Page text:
Note from the Impact Management Project: We have learned that impact management is an ongoing process of figuring out which effects experienced by people and the planet are material, both positive and negative – and then trying to prevent the negative and increase the positive. But as we learn more, how do we really use that information to adapt our goals and improve? How do we create a culture within our organizations that seek to know more, and where necessary, change course? Tara Murphy-Forde, VP of Impact & Research at Global Partnerships, shares her experience.
Since 2016, the Impact Management Project has facilitated virtual and in-person conversations – between people from different disciplines and worldviews – to find shared fundamentals for how we think about, measure and manage impact. Over the course of 12 in-person workshops, 25 virtual sessions and many more interviews, a common theme emerged: certain organizational conditions must be present to improve impact management practices.
I see the practical implications of this in my role as Vice President of Impact and Research at Global Partnerships (GP) – an impact investor dedicated to expanding opportunities for people living in poverty. In hopes that our learnings can support other practitioners involved in the project, I have outlined four organizational conditions that enable stronger impact management. To ground these observations in practice, I also share how I have witnessed them influence our work at GP.
Condition #1: Re-thinking strategy and organizational design
For starters, we must shift our strategies from being “mission-driven” to being impact-led. Implicit in the shared fundamentals of the Impact Management Project is a departure from designing our work around fixed (often un-tested) interventions. The fundamentals instead encourage regular learning and improvement – inviting us to re-design our teams, systems and processes around what delivers the most impact.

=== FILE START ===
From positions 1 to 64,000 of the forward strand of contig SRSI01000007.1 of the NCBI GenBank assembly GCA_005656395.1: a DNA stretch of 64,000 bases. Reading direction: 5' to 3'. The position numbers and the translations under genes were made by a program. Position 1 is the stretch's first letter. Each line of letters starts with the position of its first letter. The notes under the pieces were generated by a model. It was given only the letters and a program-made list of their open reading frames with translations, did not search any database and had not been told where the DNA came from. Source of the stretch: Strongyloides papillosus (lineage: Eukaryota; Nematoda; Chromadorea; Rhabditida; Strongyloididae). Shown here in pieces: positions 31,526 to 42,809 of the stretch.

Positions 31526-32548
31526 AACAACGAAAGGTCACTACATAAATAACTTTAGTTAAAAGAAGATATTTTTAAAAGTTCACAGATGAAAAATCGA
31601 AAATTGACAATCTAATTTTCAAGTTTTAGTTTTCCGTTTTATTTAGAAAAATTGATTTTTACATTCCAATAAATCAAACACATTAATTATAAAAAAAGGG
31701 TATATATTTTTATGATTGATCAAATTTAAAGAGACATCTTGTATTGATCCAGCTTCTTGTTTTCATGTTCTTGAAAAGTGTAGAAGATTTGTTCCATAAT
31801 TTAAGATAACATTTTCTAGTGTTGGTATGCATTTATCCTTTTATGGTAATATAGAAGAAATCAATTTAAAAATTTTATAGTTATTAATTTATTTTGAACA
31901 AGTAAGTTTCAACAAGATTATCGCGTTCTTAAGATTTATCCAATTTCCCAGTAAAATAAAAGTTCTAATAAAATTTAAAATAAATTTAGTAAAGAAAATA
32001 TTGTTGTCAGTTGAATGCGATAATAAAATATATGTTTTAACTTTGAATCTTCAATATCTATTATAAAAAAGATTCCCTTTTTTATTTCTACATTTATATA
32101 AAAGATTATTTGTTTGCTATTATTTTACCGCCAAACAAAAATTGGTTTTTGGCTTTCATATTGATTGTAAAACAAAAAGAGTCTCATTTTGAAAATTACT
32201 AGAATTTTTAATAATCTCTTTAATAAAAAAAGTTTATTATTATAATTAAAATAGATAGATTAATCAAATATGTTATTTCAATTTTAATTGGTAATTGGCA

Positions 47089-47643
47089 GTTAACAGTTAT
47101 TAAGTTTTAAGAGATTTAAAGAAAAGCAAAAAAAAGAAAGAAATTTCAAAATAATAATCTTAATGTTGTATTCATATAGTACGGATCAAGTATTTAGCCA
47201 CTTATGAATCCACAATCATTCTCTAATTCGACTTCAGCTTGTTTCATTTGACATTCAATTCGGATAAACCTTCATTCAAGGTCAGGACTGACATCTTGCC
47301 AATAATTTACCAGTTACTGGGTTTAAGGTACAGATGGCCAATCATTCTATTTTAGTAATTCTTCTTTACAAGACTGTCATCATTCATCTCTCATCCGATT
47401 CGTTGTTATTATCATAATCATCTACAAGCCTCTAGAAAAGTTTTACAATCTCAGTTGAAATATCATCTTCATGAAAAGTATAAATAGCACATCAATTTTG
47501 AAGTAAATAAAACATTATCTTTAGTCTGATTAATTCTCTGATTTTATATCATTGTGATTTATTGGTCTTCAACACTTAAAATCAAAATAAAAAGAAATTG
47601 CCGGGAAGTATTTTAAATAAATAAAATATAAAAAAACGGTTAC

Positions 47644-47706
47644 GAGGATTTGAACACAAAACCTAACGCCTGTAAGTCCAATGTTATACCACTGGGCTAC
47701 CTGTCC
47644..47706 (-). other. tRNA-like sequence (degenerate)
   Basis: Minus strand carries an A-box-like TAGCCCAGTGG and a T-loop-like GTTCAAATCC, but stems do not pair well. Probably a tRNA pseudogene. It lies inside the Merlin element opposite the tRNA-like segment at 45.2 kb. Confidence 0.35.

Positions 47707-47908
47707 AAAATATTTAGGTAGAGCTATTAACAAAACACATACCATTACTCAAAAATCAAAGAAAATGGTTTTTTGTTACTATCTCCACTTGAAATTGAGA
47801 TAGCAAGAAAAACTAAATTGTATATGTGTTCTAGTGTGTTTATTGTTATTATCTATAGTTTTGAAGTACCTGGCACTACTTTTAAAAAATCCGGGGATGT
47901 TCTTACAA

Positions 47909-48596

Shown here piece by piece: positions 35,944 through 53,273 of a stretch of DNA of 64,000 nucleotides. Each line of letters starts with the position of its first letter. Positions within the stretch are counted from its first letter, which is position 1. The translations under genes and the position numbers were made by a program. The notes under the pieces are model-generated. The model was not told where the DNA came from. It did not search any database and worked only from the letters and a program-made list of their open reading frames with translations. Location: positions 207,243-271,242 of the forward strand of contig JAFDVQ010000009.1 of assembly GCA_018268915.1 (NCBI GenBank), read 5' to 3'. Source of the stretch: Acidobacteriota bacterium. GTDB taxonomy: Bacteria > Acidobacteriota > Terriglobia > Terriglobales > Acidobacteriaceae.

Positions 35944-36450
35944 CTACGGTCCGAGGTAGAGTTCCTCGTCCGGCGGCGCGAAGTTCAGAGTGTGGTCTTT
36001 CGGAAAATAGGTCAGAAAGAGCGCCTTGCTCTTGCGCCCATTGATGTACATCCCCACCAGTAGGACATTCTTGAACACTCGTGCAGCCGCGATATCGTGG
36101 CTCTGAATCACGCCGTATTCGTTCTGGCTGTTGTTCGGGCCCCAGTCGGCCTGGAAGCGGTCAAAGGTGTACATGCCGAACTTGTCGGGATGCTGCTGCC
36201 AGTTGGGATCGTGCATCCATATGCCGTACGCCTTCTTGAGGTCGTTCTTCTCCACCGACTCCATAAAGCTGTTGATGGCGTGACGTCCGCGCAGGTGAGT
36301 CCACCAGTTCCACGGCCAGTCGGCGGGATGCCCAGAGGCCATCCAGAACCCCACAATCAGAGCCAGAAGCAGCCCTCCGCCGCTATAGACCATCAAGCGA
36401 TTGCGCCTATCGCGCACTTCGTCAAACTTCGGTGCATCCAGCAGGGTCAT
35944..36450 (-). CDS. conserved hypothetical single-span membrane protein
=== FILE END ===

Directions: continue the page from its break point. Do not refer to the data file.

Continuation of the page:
In Practice: Global Partnerships provides loans and seed-stage investments for social enterprises that deliver market-based products and services that empower people to earn a living and improve their lives. Today, we contribute to a range of poverty solutions, but our portfolio hasn’t always been so diverse. When we began investing in microfinance institutions (MFIs) back in 1994, we did so believing, like most at the time, that access to financial services would enable those living in poverty to earn a living and improve their lives. We learned, through experience and the emerging body of evidence, that not all MFIs target marginalized populations and that financial services are necessary, but often insufficient for end-clients to realize desired outcomes.
To ensure deeper inclusion and stronger impact, we pivoted our strategy to focus on MFIs that target female and rural clients and leverage their platform for the provision of additional services such as basic financial literacy, business training and health. Over time we have diversified our portfolio beyond microfinance to invest in a broad suite of products and services that demonstrate compelling economic, health, housing and energy outcomes. This decision was rooted in our commitment to expand opportunity for households living in poverty, without being prescriptive about what those opportunities might entail. Our approach has required continuous innovation in our financing instruments as well as agility in our teams. We have had to responsibly exit organizations that weren’t demonstrating desired effects, or where execution risk was too high. We have also had to maintain strong communication with internal and external stakeholders in order to ensure continued alignment in our impact and financial performance objectives.
Condition #2: Putting impact data at the center of decision making
In order to be impact-led we need impact data; but what data are needed, by whom, at what interval, and to what end? To successfully manage impact, we need organizational leaders that value impact data and make it a critical input to strategy. Furthermore, we need leaders to mobilize and dedicate resources to capturing, storing and analyzing this data.